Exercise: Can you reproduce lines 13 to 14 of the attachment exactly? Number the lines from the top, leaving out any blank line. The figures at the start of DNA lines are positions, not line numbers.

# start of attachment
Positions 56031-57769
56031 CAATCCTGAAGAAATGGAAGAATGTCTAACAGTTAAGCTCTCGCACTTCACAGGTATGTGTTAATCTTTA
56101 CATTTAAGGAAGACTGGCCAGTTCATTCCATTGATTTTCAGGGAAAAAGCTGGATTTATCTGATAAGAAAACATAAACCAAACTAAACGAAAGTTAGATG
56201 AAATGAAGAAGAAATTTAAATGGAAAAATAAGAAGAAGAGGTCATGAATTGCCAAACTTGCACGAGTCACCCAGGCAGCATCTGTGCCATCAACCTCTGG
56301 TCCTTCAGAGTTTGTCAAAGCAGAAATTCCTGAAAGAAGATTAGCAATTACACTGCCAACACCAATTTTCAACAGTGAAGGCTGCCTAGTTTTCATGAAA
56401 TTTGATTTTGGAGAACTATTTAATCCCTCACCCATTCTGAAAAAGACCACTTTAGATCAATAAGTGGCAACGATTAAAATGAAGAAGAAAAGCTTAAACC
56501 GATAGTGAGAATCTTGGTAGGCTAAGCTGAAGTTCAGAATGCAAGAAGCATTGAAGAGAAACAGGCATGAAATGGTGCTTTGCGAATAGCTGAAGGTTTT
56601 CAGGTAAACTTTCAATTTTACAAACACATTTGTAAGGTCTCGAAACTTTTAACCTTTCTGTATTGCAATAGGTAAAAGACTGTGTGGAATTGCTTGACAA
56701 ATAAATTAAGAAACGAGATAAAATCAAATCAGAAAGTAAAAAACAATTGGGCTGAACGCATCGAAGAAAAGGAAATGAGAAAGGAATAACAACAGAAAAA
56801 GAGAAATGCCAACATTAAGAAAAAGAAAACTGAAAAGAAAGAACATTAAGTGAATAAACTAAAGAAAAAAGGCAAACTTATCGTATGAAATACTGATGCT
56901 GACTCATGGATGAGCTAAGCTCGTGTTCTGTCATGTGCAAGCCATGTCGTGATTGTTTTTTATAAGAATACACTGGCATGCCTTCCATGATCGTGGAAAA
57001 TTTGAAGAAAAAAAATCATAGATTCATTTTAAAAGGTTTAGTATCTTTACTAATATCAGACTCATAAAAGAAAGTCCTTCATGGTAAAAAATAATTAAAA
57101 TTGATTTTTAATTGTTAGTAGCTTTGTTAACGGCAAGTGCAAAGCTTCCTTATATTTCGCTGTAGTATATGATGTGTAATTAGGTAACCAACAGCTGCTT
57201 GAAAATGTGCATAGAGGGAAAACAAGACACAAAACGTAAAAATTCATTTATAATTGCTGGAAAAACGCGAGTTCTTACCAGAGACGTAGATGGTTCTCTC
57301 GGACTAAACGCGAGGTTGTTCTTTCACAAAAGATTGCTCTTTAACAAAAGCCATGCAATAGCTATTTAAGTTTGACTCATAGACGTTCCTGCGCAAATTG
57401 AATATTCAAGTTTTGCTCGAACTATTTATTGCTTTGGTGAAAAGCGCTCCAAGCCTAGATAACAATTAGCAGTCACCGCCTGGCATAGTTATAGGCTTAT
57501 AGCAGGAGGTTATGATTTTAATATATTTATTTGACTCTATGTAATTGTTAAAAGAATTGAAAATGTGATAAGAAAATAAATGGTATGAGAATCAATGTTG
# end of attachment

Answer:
57101 TTGATTTTTAATTGTTAGTAGCTTTGTTAACGGCAAGTGCAAAGCTTCCTTATATTTCGCTGTAGTATATGATGTGTAATTAGGTAACCAACAGCTGCTT
57201 GAAAATGTGCATAGAGGGAAAACAAGACACAAAACGTAAAAATTCATTTATAATTGCTGGAAAAACGCGAGTTCTTACCAGAGACGTAGATGGTTCTCTC